Slinging a smooth stone
by

C.F. David,
Editor
The Boise City News

I have watched the proceedings in San Francisco with a feeling of dread. I've seen this before. I watched as the harsh words were thrown across the expanse of a street some 50 feet wide, and in some ways 50 years back across time. What is happening now in San Francisco and Boston bears an eerie resemblance to Selma, Birmingham and Little Rock in the 1960s. Then as now, you have a small vocal group flaunting civil disobedience in the face of conventional opinion.

Then as now you had some ministers preaching from the pulpit about what is “...evil in God's eyes.” And it wasn't just The “mixing of the races” that was preached against. In 1960, during the presidential elections, things were said and printed against John Kennedy just because he was of the Catholic faith.

During the late 1950s and up into the early 1970s I watched on television and in newsreels, as Jim Crow laws were dismantled. I grew up in an era when a black man could go to Korea and Vietnam, lose a limb, his mind or his life; but in his own nation he could be denied the right to vote or to swim with, eat with, or attend movies, school or church services with, the very white men he had fought for, bled for and/or died with.

It took another bloody war in our streets at home to eliminate separate schools, rest rooms and water fountains. On the television screen I saw police officers who had sworn to uphold the law, turn dogs, clubs and fire hoses on people who were walking, (not rioting) in the streets of the South and North. And yes there was rioting; Detroit, and Watts come to mind.

Three of my four sons have no comprehension other than what I and history texts have told them about racial discrimination and the blood that was shed to come as far as we have toward elimination of that social sickness. However, I have a son who has had a taste of what it feels like to be hated because he is “different.” He is a homosexual. Let no one doubt that I love my sons .

For those of you secure in being heterosexual and having never watched as your child grew into puberty bewildered, trust me, in my experience and observation, this isn't a choice. Though with the same breath I cannot explain why it happens. If you haven't watched as your wife, his mother, blamed herself, cried herself to sleep wondering if she, during that nine months she carried him in her belly had done something wrong, perhaps taken the wrong medication, if you haven't lived it, then you have no yardstick by which to measure it. You are however, welcome to your beliefs. All I ask is you respect mine.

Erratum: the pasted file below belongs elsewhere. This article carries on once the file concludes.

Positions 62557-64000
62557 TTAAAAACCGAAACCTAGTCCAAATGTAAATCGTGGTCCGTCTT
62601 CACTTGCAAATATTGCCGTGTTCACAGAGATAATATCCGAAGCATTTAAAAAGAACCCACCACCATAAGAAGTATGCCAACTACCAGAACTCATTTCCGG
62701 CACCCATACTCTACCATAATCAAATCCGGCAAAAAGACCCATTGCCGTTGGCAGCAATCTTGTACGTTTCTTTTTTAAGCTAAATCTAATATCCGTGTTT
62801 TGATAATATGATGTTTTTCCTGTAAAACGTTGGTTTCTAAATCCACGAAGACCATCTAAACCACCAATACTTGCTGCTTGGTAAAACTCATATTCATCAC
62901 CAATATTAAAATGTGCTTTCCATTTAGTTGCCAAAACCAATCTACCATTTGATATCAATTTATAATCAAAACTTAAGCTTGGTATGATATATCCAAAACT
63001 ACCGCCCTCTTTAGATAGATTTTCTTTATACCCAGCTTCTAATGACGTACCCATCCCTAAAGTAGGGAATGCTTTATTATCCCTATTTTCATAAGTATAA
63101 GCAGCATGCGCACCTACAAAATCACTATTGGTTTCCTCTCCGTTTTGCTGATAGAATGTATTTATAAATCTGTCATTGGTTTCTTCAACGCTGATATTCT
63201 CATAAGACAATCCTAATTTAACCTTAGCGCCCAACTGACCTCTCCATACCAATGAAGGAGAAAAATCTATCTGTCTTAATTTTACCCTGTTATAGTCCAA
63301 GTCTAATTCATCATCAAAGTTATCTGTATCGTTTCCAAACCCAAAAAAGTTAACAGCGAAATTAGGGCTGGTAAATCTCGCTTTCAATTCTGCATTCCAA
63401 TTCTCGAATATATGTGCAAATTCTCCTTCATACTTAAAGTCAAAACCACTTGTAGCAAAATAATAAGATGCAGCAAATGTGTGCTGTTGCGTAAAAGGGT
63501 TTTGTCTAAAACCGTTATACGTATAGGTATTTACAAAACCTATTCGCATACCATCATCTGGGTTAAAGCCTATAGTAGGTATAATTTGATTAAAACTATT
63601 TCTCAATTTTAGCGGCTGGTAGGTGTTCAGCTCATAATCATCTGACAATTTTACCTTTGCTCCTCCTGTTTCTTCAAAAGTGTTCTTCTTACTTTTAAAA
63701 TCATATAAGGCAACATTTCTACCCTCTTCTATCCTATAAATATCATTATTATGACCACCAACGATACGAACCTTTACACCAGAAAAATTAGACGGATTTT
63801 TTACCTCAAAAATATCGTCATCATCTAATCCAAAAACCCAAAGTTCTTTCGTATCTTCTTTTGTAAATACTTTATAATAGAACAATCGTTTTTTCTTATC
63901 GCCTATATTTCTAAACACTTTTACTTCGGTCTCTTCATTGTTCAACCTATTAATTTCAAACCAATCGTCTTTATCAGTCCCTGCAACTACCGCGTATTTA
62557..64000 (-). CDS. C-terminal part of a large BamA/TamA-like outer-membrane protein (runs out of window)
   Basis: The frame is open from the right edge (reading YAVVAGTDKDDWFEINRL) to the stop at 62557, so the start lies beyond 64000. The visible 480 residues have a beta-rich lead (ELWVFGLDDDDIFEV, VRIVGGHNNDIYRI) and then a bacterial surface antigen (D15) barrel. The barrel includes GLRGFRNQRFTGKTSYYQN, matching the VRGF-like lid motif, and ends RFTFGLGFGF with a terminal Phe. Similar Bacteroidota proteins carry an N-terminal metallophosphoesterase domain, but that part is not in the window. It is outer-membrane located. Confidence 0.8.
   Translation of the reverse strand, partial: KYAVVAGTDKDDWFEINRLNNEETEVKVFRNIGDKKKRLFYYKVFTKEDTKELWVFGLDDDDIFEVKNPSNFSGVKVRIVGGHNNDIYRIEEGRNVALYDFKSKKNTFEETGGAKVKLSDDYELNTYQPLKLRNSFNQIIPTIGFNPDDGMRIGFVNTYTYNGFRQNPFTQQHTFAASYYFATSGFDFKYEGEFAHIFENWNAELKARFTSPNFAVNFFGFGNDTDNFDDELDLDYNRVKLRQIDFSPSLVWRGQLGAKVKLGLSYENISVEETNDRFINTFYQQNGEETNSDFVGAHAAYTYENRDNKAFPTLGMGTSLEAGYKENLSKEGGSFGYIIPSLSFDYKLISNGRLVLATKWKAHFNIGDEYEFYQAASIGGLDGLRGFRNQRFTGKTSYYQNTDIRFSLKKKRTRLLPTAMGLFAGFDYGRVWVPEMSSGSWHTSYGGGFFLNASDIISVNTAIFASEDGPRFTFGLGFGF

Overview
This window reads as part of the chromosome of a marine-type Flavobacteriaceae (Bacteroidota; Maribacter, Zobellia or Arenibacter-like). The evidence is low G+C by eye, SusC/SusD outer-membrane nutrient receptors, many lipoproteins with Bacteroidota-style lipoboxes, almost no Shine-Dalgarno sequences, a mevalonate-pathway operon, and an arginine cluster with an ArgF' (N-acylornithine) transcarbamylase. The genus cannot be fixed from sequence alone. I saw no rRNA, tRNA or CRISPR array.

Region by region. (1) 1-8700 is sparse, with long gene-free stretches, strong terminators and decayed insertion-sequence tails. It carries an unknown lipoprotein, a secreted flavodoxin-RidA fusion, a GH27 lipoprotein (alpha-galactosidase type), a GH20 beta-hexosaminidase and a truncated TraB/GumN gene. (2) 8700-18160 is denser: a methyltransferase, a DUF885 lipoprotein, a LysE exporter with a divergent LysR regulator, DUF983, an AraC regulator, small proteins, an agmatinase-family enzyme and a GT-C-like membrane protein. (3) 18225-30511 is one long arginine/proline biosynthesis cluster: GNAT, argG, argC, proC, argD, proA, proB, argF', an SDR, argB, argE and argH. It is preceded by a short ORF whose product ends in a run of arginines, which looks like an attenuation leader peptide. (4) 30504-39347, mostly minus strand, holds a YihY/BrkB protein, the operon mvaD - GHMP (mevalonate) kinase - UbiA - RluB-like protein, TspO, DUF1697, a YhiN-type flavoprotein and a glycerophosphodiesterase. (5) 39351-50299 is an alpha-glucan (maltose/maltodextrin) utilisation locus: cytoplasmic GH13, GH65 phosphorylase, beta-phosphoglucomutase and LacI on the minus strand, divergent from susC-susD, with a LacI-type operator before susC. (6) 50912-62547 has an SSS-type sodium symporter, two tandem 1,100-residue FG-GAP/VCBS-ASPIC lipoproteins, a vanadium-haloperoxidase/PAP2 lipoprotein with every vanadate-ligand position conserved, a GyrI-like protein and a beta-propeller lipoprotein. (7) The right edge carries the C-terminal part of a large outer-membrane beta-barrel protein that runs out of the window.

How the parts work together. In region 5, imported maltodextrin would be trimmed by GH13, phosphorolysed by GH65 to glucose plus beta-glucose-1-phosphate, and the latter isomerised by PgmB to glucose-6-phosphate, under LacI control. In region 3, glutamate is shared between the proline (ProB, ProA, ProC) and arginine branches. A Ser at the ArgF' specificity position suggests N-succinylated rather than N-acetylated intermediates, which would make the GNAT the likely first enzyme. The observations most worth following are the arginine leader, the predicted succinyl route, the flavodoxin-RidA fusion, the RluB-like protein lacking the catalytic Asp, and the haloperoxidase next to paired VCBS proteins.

But, with all the fervor stirred by the marriages on either coast I fear blood will once more flow in our streets just as it did with the growing pains of moving from racial discrimination to acceptance. I don't think these marriages are about marriage. They are about rights to insurance coverage, survivorship; the right to leave your estate to the person of your choice.

And, if you listened to the president, he left that option open, even sounded as if he welcomed, “Civil Unions” which would solve many, if not all these problems.

Some fear that the insurance companies could be overwhelmed by allowing homosexuals coverage due to H.I.V. and Aids. Then if we are to be fair and fearful, let's deny insurance coverage to smokers and their families; or anyone who contracts any blood-borne pathogen or anyone arrested for driving drunk.

President Bush wishes to amend the Constitution to “Preserve Marriage.” While I cannot support the marriages I've seen on television, I don't think an amendment is the answer either. We have a Constitution that from its inception has read “Every man was created equal.” But, we have had to amend it to among other things: Outlaw slavery, give rights to those denied because of race, and to eliminate a poll tax so our friends in Texas could be forced to let their Negro citizens vote. Usually when we amend our Constitution it's to right a wrong, not to wrong a right.

The word for the week is planate.